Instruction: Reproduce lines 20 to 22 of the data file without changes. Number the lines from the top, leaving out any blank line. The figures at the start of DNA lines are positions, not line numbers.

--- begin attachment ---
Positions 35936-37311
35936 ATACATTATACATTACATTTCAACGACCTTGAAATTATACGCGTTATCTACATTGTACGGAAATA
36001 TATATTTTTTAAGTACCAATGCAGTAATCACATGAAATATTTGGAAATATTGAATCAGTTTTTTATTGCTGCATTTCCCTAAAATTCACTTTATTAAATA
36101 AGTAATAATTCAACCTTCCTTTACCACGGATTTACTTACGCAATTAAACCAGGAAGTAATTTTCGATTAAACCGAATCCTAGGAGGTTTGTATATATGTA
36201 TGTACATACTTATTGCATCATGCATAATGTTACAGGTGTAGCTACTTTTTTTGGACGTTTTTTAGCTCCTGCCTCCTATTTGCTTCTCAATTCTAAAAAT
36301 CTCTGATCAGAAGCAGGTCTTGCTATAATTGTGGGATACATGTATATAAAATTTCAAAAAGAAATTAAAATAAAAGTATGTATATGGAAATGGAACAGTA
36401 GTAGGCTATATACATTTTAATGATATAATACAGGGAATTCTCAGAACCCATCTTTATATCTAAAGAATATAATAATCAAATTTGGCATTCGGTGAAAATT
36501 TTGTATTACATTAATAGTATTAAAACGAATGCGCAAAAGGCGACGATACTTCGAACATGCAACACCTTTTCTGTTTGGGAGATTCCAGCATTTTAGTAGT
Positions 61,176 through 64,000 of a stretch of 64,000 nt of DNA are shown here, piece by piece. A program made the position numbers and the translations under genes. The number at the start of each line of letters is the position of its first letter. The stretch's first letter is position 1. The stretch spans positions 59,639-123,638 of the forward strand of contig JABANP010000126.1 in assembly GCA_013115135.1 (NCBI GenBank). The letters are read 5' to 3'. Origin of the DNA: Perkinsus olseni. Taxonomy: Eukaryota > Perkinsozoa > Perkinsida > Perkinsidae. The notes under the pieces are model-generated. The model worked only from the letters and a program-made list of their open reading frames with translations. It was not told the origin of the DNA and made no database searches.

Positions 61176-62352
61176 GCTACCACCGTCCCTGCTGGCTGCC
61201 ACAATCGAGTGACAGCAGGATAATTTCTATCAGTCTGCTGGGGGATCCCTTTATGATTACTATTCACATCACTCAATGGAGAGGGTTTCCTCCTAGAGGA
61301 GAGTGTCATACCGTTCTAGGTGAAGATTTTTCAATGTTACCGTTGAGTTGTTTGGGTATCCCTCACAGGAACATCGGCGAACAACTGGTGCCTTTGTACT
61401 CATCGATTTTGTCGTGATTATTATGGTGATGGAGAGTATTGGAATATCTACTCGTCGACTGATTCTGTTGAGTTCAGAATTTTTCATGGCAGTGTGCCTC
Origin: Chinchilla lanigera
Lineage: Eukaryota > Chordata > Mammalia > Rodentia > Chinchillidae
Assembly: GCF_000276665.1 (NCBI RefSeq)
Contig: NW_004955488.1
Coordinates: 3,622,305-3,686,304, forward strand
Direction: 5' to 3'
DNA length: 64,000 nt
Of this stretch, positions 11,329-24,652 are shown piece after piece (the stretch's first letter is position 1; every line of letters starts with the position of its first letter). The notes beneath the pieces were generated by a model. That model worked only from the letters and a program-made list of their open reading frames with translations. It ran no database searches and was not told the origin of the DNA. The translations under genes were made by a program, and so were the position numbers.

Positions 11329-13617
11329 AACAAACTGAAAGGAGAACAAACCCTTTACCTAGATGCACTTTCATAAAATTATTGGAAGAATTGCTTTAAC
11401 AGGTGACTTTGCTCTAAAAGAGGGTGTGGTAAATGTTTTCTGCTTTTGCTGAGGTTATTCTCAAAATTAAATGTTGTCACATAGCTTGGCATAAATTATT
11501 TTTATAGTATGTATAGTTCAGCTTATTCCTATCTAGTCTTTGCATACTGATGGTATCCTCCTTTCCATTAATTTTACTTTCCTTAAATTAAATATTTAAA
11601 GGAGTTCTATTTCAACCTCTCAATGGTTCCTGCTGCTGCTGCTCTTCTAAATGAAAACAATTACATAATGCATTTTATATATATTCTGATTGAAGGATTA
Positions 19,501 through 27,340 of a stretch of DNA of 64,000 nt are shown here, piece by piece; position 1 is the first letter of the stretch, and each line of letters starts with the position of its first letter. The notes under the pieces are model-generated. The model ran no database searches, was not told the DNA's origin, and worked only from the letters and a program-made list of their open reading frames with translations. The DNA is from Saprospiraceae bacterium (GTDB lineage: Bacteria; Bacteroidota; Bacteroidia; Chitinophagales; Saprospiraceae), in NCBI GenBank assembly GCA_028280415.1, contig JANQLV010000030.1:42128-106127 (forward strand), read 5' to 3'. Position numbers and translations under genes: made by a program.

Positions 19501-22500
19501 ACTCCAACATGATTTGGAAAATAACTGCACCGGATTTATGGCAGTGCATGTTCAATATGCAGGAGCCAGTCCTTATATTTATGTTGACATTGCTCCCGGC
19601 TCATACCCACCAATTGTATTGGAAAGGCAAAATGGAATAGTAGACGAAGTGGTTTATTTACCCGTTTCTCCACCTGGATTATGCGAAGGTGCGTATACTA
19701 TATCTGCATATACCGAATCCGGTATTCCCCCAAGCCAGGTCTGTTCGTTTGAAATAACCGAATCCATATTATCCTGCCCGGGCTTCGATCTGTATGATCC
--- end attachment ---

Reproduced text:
Direction: 5' to 3'
DNA length: 64,000 nt
Of this stretch, positions 11,329-24,652 are shown piece after piece (the stretch's first letter is position 1; every line of letters starts with the position of its first letter). The notes beneath the pieces were generated by a model. That model worked only from the letters and a program-made list of their open reading frames with translations. It ran no database searches and was not told the origin of the DNA. The translations under genes were made by a program, and so were the position numbers.